As the technology that powers them advances, autonomous vehicles are getting safer all the time. But with human drivers still on the road, there are bound to be incidents and accidents for many years to come. And some of these will cross the technological divide.
Take the driverless shuttle service that launched on public roads in downtown Las Vegas on Wednesday, November 8. Just an hour into its operation, the vehicle crashed — and we’ve got the exclusive story of what happened. In short it wasn’t the fault of the technology powering it.
Instead, it was a clumsy human driver behind the wheel of a semi-truck that caused the unfortunate incident. The self-driving shuttle stopped when the truck suddenly appeared in front of it, but the semi-truck continued along its path, causing it to knock into the front corner of the shuttle.
There were several passengers aboard the autonomous vehicle when it crashed, though fortunately no one was injured and there was little damage to the two vehicles.
The free service is part of a year-long pilot project launched this week by the American Automobile Association (AAA) and transportation management company Keolis. Its goal is to learn more about how the public respond to driverless vehicles and how the technology fares in a real-world environment. No, it’s not the start the operator had been hoping for.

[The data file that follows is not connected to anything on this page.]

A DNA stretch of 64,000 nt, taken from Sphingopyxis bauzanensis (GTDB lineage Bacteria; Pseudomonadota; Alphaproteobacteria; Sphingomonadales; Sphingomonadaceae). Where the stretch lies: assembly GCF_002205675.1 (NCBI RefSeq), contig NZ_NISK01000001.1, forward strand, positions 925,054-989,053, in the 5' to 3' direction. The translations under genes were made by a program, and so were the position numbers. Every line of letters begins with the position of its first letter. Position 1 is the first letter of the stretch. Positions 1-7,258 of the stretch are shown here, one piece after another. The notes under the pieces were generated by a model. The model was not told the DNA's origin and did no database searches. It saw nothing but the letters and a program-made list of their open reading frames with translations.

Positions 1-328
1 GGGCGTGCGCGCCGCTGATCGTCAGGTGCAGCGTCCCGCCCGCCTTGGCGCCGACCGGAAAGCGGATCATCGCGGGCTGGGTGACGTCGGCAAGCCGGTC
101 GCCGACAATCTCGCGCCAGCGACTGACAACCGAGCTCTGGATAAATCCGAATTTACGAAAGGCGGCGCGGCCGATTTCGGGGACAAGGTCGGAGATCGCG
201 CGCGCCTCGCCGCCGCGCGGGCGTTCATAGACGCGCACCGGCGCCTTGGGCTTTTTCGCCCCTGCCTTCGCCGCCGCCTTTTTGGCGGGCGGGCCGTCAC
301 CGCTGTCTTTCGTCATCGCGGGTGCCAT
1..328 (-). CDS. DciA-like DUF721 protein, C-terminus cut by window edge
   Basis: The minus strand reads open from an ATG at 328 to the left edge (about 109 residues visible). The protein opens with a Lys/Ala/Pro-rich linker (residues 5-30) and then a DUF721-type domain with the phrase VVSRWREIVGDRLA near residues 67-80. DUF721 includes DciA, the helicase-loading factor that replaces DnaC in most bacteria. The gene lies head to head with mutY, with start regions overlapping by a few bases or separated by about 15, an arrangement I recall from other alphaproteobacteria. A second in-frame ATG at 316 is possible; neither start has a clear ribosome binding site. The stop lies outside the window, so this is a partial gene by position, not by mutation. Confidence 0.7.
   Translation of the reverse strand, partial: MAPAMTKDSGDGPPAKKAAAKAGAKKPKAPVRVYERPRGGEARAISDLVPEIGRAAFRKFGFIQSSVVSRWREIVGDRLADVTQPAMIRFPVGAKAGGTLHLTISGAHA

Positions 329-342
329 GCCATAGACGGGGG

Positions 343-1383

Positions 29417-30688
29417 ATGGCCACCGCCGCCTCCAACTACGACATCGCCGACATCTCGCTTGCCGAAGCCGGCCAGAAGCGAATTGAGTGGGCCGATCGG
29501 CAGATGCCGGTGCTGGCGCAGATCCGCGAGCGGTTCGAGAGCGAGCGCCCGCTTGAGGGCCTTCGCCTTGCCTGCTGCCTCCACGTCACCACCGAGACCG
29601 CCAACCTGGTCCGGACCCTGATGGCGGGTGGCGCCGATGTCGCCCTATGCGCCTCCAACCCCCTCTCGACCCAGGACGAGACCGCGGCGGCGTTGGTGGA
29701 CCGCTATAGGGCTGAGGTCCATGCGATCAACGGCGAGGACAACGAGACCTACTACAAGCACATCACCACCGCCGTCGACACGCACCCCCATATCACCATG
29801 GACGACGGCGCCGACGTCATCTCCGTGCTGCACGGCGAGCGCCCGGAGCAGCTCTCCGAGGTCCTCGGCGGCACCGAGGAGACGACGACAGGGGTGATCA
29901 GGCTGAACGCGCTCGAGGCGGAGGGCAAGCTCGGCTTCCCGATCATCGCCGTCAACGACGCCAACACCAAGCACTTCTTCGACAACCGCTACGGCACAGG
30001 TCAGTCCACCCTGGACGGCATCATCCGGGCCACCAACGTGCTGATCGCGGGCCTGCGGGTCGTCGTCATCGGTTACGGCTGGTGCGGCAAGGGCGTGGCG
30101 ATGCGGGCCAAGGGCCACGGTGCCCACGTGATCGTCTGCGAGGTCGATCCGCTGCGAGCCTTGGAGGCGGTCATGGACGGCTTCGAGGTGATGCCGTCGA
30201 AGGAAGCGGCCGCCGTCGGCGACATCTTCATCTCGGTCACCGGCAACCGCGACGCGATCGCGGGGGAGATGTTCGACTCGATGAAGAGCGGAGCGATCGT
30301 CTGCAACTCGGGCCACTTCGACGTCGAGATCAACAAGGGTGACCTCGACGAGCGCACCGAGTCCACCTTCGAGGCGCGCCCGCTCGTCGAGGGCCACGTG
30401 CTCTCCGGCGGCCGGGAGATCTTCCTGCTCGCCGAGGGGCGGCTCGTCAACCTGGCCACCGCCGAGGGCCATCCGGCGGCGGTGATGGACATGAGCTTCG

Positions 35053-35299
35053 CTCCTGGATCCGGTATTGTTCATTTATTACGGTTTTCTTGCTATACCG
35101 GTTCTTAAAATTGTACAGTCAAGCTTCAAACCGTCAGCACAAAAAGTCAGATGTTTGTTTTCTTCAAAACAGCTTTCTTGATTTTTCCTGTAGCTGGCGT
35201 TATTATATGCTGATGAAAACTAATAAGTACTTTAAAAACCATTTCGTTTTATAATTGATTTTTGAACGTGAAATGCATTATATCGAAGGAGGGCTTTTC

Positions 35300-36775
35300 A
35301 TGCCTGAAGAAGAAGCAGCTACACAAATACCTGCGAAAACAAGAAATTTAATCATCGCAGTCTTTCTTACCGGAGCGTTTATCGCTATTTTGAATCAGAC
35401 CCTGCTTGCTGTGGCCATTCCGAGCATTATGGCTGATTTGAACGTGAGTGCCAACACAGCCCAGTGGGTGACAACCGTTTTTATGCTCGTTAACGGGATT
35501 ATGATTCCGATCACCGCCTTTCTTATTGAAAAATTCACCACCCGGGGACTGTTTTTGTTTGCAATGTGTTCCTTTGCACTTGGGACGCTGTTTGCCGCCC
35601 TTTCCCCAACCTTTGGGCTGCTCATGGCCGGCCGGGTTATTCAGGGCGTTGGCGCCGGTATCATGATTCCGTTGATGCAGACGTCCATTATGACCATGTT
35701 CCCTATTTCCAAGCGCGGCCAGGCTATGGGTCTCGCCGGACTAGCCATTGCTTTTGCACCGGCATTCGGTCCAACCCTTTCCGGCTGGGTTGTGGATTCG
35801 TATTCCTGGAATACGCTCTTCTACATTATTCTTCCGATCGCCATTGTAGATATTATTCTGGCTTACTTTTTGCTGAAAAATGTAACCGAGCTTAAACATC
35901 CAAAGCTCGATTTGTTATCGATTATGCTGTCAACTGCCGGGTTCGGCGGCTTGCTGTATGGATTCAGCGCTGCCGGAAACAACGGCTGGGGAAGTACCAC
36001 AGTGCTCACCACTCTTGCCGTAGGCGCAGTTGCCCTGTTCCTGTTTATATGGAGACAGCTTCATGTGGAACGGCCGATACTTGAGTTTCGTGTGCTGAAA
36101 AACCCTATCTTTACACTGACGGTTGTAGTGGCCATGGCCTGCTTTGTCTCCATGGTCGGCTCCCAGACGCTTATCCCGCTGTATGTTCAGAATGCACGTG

The electric shuttle is the work of French tech firm Navya, which has also been testing its autonomous vehicle in other parts of the U.S. It holds up to eight passengers, with seat belts mandatory during a ride. It can reach 27 mph, though it will be traveling much more slowly on its Las Vegas journeys. As with other vehicles of its type, Navya’s shuttle uses a variety of systems to help it move safely along, including lidar and GPS technology. There’s no driver on board but there is an engineer who makes sure the shuttle operates as it should.
A similar driverless shuttle service has been operating in Vegas since the start of the year, and the one launched this week is an expanded version of it.
The details of this week’s accident are still sketchy, but it will be interesting to learn if the shuttle could have been in a position to take more effective avoiding action had its on-board computers been programmed differently, or if the collision was unavoidable. The majority of Americans are still skeptical about driverless-vehicle technology, and incidents like this will do little to help, but as the technology improves and people become more familiar with its potential, the public is expected to warm to the idea.
Unshaken by the incident and confident that its technology is in full working order, the operator of the autonomous shuttle service in Vegas insisted that it will be up and running again on Thursday, November 9. Let’s just hope there will be people around happy to step aboard.
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